“While not perfect and faced with many residual challenges such as rampant corruption and desertion, the ANDSF had grown to exhibit competency in securing most of Afghanistan’s population centers and had taken over all offensive operations against the Taliban to include the vast majority of airstrikes,” said Army Major Rob Lodewick, a Defense Department spokesperson.
Following the agreement with the Taliban, other factors also hampered the Afghan security forces. The inspector general wrote that the US conducted more than 7,400 airstrikes in 2019, but limited them the following year to only 1,600, almost half of which occurred in the two months before the US-Taliban agreement.
The reduction in airstrikes, the report said, left the Afghan forces “without a key advantage in keeping the Taliban at bay.”
The Defense Department said the reduced strikes were a reflection of the US commitment to the Doha agreement, which called for an end to strikes against the Taliban. The Afghan Air Force still conducted unilateral “defensive strikes,” Lodewick said.
The withdrawal of US contractors last year further deteriorated the state of the Afghan air force. Former Afghan Army Corps commander Gen. Sami Sadat told investigators that when US contractors withdraw, every aircraft with battle damage or in need of maintenance was grounded. “In a matter of months, 60 percent of the Black Hawks were grounded, with no Afghan or U.S. government plan to bring them back to life,” Sadat said, according to the report.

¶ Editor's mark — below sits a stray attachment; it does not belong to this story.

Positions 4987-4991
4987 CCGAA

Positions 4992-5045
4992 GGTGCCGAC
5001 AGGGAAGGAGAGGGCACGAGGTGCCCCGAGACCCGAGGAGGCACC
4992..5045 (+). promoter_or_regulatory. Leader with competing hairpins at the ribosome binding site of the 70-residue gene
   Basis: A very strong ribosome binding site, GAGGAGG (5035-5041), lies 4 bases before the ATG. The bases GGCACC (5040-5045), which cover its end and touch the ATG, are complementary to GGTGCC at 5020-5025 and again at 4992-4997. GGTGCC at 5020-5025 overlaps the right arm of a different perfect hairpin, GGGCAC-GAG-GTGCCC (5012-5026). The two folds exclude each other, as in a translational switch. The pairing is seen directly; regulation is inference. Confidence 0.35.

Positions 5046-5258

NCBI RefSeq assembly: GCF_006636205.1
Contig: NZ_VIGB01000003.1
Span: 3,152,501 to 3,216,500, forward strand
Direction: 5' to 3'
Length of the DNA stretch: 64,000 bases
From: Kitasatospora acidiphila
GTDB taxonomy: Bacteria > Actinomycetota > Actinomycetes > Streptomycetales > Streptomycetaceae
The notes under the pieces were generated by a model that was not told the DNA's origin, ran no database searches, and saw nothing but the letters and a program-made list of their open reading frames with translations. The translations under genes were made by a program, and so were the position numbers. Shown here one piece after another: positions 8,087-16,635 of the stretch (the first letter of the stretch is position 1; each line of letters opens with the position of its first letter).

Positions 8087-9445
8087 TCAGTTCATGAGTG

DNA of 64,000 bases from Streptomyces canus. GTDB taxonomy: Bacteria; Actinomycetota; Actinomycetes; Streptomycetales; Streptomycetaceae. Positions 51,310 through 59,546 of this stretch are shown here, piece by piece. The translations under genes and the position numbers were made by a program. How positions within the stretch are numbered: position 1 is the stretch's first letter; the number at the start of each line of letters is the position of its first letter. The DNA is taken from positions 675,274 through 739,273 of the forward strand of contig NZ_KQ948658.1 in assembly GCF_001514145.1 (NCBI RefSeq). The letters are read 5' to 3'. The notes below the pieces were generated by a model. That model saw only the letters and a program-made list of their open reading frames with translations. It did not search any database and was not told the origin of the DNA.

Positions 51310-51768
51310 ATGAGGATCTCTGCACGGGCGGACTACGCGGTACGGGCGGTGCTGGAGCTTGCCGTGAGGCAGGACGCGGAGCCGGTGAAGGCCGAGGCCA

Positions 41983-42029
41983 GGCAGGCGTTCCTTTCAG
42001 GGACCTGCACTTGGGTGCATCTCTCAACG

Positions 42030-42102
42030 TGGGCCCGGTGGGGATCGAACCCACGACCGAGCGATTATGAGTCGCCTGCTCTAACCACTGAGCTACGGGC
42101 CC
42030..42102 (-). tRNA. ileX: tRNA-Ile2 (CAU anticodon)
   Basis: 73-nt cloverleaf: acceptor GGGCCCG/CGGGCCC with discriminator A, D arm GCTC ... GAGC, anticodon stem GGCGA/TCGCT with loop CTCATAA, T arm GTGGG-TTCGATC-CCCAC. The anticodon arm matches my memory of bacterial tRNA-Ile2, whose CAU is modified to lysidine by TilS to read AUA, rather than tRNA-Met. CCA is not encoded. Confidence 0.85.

The report also criticized the way the US military left Bagram Airfield in July 2021, saying that US forces departed the base at night without notifying the new Afghan base commander.
“The U.S. military also shut off the electricity, enabling looters to ransack the base before security forces regained control,” the inspector general wrote. “Although U.S. and Afghan officials disputed the circumstances of the U.S. departure, which a U.S. military spokesperson said was the result of a miscommunication, the demoralizing effect of the silent late-night departure on Afghan soldiers was clear.”
The report scrutinized multiple ways that Ghani’s paranoia and lack of planning contributed to the fall of the country’s armed forces and ultimately, Ghani’s government.
Ghani was profoundly ignorant about the state of his own military, the report found, only realizing in the final months before the Taliban took over the country that the US provided nearly everything for the Afghan forces except the men doing the fighting. Increasingly distrustful of the United States and paranoid that the west was plotting to replace him, Ghani tightened his inner circle, replacing a young generation of US-trained Afghan officers with loyalists.